Sanyuanli is an upward-growing urban slum, where small businesses line small alleyways and families crowd the upper levels of precarious housing. It’s called a “shake hands village,” where the buildings are so close together that neighbors can shake hands just by reaching out their windows. Clifford Estate is a sprawling and modern development, a gated community for retirees from Hong Kong and upwardly mobile families in China. It’s home to Clifford markets and Clifford restaurants and its own internal shuttle service system.

Here are these neighborhoods in pictures.

Thanks to my little bridge to China, Jacky Peng, and my road tripping companion, Anka Lee, for giving me entree into these neighborhoods.

Olympics+

I’ve been having a lot of conversations with people lately about how the world is covering the Olympics. Along with the palpable excitement and pride on the part of Chinese people, and intrigue and appreciation on the part of folks from other parts of the world, there is a lot of frustration out there.

Is the world looking too closely at politics and human rights and freedom of speech in China? It’s nothing new that the Olympics are politicized by the media (and many other parties) — is there something different and worse about what is happening for China? Or maybe, the media is not paying enough attention to the China’s politics.

Perhaps there’s something more important here — what happens after the Olympics? Will the world still be watching China? Or will they suffer China-burnout and start running cursory stories about mining accidents or human rights and focus solely on financial news?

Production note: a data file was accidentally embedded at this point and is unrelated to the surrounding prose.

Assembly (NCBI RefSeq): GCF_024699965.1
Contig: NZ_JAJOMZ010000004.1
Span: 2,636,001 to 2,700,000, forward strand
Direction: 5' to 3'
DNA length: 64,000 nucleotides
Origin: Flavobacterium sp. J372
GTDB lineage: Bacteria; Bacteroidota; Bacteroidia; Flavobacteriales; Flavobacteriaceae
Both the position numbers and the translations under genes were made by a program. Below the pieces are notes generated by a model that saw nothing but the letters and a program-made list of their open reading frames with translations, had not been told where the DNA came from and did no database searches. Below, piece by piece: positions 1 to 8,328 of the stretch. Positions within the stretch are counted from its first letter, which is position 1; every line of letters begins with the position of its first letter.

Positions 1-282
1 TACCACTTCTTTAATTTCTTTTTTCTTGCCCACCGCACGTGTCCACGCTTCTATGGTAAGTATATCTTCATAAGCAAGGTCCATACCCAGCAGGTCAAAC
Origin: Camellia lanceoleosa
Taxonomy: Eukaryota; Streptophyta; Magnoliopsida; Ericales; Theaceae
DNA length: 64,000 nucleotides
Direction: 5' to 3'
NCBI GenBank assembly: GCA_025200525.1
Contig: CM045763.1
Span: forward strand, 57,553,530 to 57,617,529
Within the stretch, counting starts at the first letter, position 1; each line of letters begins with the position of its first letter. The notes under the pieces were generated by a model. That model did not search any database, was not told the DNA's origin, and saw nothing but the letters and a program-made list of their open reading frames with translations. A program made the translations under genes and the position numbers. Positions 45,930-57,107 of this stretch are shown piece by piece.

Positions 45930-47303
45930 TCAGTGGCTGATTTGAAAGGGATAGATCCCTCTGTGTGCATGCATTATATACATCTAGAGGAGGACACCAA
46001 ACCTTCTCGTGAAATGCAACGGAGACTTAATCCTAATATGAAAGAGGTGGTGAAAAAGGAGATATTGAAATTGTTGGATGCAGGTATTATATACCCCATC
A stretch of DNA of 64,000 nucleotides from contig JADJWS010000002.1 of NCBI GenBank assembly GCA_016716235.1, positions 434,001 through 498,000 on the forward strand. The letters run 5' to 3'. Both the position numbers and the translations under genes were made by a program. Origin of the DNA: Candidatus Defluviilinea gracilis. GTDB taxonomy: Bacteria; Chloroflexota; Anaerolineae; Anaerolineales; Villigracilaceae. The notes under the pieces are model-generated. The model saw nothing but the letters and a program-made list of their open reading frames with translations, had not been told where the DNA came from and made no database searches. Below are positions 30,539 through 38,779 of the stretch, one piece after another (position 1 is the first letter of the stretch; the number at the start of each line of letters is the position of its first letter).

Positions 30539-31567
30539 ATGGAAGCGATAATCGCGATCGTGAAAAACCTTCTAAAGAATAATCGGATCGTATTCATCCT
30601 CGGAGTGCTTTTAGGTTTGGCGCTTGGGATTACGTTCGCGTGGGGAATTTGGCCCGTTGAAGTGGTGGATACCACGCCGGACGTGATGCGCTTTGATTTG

Here are a few links that might be of interest on these topics:

On Western bias:
China Daily’s reportage on Ban Ki-Moon’s comments

On the Beijing organizing committee and the IOC’s conflicts with the press and each other:
The New York Times’ detailed account of a daily press briefing

On China’s future post-Olympics:
Daniel Lynch in The Far Eastern Economic Review

And here’s a totally different way of looking at the Games (via history) by my former Cal classmate Anka Lee: San Francisco’s local NBC station is publishing his blog (also here). He’s also making short videos.

Would love more links — what have you been reading about China? Do you find the focus fair?

joining The China Beat

I wrote my first post for The China Beat today. It was a Q&A with a political scientist, Benjamin Read, who has been studying homeowners associations in China. He put the recent protest in Shanghai in context:

So I think we should guard against reading too much into this event. Howard W. French, in his New York Times story makes a rather bold claim that the protests are “the strongest sign yet
of rising resentment among China’s fast-growing middle class over a
lack of say in decision making.” Social classes rarely act in unified
ways politically, and it’s questionable at best whether the middle
class in China is generally characterized by resentment.

You can read the full text of the interview here. I’ll be on a bit of a China tour this summer, looking at life on the fringes of big cities with my friend Anka Lee.